Certain management practices can enhance abiotic stress and may thereby predispose turf to anthracnose. These factors include low cutting height, increased mowing frequency, reduced nitrogen fertility, rolling, verticutting, topdressing with sand, and the use of certain plant growth regulators. Low cutting height is associated with increased severity of anthracnose on golf course greens (Backman et al. 2002, Uddin & Soika 2003). Increasing mowing frequency may further intensify stress due to increased compaction, wear, and wounding. Lightweight rolling to improve ball roll distance can reduce dollar spot on putting green turf (Nikolai 2005), but the effect of rolling alone or in combination with other factors on anthracnose is unknown. Similarly, verticutting to minimize organic matter accumulation and improve surface playing conditions can increase anthracnose severity compared to untreated turf (Uddin & Soika 2003). Factorial studies to examine the impact of multiple management factors (e.g., mowing frequency, height of cut, and other factors such as light weight rolling and verticutting) have not been conducted. Such studies are needed to evaluate cultural practices and to document their subsequent effect on anthracnose susceptibility and development.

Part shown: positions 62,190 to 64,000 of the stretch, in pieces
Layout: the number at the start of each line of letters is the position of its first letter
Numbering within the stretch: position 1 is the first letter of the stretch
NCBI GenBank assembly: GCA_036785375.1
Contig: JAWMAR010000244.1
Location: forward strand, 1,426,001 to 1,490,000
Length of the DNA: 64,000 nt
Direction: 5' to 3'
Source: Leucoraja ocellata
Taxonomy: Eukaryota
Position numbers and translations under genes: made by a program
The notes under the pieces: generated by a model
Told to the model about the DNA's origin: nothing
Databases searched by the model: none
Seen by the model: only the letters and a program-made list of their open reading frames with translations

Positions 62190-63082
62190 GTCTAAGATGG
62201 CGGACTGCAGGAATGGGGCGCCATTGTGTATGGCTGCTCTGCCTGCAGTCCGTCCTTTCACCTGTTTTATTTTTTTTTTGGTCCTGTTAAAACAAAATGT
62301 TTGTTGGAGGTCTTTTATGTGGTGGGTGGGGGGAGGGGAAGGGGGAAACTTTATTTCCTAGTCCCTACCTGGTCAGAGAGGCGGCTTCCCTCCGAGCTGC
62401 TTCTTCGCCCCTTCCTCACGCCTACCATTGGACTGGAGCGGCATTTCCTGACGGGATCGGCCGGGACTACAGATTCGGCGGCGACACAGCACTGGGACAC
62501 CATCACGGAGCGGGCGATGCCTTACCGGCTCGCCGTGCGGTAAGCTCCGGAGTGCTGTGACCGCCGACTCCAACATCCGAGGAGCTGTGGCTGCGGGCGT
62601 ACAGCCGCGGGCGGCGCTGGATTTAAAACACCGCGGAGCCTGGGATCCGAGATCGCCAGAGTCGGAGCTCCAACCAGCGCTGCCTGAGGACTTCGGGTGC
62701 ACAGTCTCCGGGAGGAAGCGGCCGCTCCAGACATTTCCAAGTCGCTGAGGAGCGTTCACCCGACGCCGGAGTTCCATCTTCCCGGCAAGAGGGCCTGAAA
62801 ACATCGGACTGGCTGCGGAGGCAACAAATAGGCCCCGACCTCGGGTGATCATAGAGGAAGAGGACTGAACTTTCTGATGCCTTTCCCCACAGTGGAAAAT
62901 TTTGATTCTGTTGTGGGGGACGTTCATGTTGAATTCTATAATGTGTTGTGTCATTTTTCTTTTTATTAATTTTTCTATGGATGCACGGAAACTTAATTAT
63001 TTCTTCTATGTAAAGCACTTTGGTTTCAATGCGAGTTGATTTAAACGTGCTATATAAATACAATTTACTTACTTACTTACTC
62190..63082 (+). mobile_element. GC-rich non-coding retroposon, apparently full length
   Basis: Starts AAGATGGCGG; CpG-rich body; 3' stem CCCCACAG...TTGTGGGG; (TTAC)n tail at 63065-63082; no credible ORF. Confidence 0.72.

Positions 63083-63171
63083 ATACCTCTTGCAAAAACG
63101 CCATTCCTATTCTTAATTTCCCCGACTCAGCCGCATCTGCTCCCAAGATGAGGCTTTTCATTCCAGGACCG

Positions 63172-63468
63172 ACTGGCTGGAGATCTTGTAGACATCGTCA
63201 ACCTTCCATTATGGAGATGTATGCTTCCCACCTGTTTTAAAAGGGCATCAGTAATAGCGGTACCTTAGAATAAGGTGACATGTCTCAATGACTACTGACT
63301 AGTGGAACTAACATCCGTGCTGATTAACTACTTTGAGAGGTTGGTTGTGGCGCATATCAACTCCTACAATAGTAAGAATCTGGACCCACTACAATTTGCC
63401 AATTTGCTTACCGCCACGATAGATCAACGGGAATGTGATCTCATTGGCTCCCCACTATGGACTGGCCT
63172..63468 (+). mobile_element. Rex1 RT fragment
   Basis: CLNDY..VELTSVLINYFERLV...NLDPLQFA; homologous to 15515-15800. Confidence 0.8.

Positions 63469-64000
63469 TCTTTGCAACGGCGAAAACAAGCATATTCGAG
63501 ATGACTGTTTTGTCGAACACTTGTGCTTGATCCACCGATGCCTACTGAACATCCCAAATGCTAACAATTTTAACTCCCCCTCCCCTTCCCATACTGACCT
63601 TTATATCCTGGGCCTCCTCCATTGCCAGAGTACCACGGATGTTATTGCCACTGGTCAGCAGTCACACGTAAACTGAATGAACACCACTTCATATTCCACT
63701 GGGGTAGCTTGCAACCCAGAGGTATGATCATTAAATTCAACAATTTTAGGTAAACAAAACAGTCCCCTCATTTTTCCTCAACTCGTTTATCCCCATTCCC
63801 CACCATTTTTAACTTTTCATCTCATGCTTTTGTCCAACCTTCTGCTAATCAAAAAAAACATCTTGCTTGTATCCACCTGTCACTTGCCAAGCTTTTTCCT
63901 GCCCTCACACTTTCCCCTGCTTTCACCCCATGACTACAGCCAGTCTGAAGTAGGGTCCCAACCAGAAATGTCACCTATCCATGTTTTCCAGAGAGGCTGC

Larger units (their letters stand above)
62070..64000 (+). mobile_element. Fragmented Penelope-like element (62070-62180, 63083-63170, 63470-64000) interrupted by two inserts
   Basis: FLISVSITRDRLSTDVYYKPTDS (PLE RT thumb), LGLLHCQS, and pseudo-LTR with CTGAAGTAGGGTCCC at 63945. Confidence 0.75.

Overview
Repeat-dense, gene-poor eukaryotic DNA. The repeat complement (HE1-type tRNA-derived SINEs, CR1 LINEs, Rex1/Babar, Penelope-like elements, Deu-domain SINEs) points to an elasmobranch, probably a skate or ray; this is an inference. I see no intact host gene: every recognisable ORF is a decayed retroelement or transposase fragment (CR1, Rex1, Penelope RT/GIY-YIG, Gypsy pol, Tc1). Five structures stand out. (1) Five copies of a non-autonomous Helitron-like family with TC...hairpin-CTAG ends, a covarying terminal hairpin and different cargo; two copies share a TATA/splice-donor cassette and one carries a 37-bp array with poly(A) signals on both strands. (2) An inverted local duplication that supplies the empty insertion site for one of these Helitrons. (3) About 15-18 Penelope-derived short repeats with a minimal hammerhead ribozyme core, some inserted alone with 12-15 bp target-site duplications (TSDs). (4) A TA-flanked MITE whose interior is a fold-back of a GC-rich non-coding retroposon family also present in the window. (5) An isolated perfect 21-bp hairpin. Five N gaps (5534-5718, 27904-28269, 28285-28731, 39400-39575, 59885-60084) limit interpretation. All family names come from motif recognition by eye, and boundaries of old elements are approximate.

Another practice to increase green speed (an important measurement of quality) is to limit nitrogen fertility. Insufficient nitrogen, however, can weaken turf and reduce its ability to recover from damage. Although low nitrogen fertility is generally considered to enhance anthracnose severity (Smiley et al. 2005), past research in this area has yielded differing results (Crouch et al. 2003, Danneberger et al. 1983). Coordinated, multiple regional trials are needed to refine our knowledge of the effect of nitrogen on anthracnose so that specific recommendations can be developed for superintendents.
Over the past few years, plant growth regulators (PGRs) have become widely used on putting greens to reduce vertical plant growth or seed production in annual bluegrass. PGRs such as trinexapac-ethyl have been reported to increase anthracnose on creeping bentgrass putting greens (Vincelli 1999) but to reduce disease severity on annual bluegrass greens (Crouch et al. 2003). Given these conflicting results, more research is needed to ascertain the impact of PGRs on disease development.